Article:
I spoke at the Philly.Net User Group in June and I want to thank the group for hosting me and for the enthusiasm from the folks who came to see how to build games using XNA.
I had some problems with my web server and provider so I’ve had to do some rebuilding here at my blog. But here is where you can find the code and slides for the game we made during the meeting.
Code and Slides on SkyDrive
Public Github Repository
We now know that XNA will be one of the supported development frameworks for Windows Phone 8. It won’t just be that old Windows Phone 7 SDK games will be supported. The new SDK will have XNA games as a supported project type.
I often get hung up on explaining how I make my clown “bounce” on a trampoline in the Circus game that I use in my XNA presentations. I know I introduce some basic trigonometry that we’ve all long since forgotten. Considering my lack of engineering degree and poor grades in trig, I always assumed that everyone else in the room would just get it and I could easily move on.
I’ve not always found that to be the case, however. It turns out, what I am doing seems a little magical to some people and the whole point of my talks is to make game development easy to understand and take the mystery out of it.
So let’s look at how we make a clown a bounce on a trampoline.
Most presentations on XNA, including my own, start at File > New Project. There are tons of great ones around the web. Right now I would suggest Bill Reiss’ Intro to XNA tutorial, which is on Part 5 as I write this post.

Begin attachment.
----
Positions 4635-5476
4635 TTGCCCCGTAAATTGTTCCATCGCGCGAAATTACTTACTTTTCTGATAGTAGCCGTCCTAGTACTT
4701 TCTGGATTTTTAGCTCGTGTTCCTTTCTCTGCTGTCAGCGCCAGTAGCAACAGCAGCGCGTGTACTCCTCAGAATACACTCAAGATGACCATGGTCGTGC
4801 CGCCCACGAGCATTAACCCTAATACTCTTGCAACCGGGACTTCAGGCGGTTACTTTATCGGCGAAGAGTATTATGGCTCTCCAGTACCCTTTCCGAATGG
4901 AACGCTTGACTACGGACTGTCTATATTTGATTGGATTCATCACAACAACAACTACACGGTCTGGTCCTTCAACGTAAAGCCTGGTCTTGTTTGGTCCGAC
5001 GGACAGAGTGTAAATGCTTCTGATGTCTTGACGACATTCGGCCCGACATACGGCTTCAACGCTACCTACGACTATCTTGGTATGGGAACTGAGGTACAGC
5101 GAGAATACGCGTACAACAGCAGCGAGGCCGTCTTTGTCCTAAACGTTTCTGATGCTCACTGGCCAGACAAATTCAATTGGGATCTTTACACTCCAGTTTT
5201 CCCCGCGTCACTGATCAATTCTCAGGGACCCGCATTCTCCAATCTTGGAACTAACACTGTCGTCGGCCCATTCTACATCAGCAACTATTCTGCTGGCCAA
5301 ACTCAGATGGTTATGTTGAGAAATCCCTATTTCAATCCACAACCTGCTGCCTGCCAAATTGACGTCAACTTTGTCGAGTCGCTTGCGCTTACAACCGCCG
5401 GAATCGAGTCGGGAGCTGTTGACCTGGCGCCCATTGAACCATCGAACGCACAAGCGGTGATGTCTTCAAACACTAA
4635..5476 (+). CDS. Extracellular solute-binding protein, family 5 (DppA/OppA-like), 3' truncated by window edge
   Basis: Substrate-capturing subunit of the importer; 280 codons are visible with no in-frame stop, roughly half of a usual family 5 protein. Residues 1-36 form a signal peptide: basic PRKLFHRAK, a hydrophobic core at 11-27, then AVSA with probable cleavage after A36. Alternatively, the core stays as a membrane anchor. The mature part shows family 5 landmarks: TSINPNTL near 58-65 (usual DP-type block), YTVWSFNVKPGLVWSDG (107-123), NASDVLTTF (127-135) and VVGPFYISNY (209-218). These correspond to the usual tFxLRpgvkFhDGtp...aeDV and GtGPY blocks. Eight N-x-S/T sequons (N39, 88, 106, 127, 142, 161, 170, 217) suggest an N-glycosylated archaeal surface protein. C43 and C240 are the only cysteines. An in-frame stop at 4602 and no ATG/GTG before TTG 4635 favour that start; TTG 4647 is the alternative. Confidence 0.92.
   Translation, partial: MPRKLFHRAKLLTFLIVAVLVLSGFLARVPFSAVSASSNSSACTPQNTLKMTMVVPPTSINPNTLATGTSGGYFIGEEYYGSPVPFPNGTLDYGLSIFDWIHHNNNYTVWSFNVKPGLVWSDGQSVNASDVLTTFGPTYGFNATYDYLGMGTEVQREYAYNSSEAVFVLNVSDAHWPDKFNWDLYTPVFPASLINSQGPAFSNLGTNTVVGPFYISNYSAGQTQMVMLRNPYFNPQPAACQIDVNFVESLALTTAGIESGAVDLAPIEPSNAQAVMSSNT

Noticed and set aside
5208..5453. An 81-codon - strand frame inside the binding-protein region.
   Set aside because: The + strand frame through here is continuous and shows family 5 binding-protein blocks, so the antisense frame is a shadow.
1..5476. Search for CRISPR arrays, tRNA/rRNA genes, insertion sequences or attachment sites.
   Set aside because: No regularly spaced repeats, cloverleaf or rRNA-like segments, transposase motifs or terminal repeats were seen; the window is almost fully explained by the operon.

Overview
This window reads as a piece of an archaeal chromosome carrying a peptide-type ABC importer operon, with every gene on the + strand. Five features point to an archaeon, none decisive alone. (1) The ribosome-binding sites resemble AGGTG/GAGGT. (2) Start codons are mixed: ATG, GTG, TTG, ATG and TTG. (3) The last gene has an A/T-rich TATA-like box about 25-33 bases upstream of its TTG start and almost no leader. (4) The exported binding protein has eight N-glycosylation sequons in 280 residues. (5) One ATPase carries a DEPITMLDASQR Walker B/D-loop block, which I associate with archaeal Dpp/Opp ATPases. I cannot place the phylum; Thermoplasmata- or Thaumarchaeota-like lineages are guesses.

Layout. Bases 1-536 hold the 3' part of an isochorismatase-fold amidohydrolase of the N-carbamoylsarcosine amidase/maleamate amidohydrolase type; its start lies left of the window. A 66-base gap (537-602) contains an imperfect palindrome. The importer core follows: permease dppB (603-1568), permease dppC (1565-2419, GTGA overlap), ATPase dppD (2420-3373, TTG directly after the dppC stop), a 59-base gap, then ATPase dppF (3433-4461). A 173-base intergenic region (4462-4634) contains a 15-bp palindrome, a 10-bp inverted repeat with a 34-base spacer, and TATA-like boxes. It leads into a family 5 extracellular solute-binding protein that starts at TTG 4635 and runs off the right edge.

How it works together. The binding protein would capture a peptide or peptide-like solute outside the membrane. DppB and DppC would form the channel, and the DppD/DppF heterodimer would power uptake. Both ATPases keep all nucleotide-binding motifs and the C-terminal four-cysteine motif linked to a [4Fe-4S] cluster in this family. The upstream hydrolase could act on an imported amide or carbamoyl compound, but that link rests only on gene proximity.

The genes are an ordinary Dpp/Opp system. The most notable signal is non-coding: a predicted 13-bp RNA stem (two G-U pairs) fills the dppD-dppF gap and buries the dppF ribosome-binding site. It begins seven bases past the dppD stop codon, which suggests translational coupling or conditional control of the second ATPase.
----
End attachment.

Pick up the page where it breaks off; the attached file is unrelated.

The tutorial may seem focused on Windows Phone, but the technique of drawing a sprite, handling input, and playing sounds are key to all games, so it’s a good start and I’ll try to continue filling in the gaps for the questions I am hearing at my presentations.
If you have tried looking at my Circus sample that I use in my XNA talks, you’ll see I started with File > New Project, but this isn’t REALLY how you will want to structure your game. Use this wizard when you are getting started with XNA and just playing around. But when you decide you want to start looking at something with more features of a full game, start with the Game State Management Sample.
The Game State Management Sample drops you off at essentially the same place, with a game loop and a CornflowerBlue game screen that you simply start adding your code to, but it has all the basic structure of a game that you’ll want to at least consider when you’re thinking of publishing.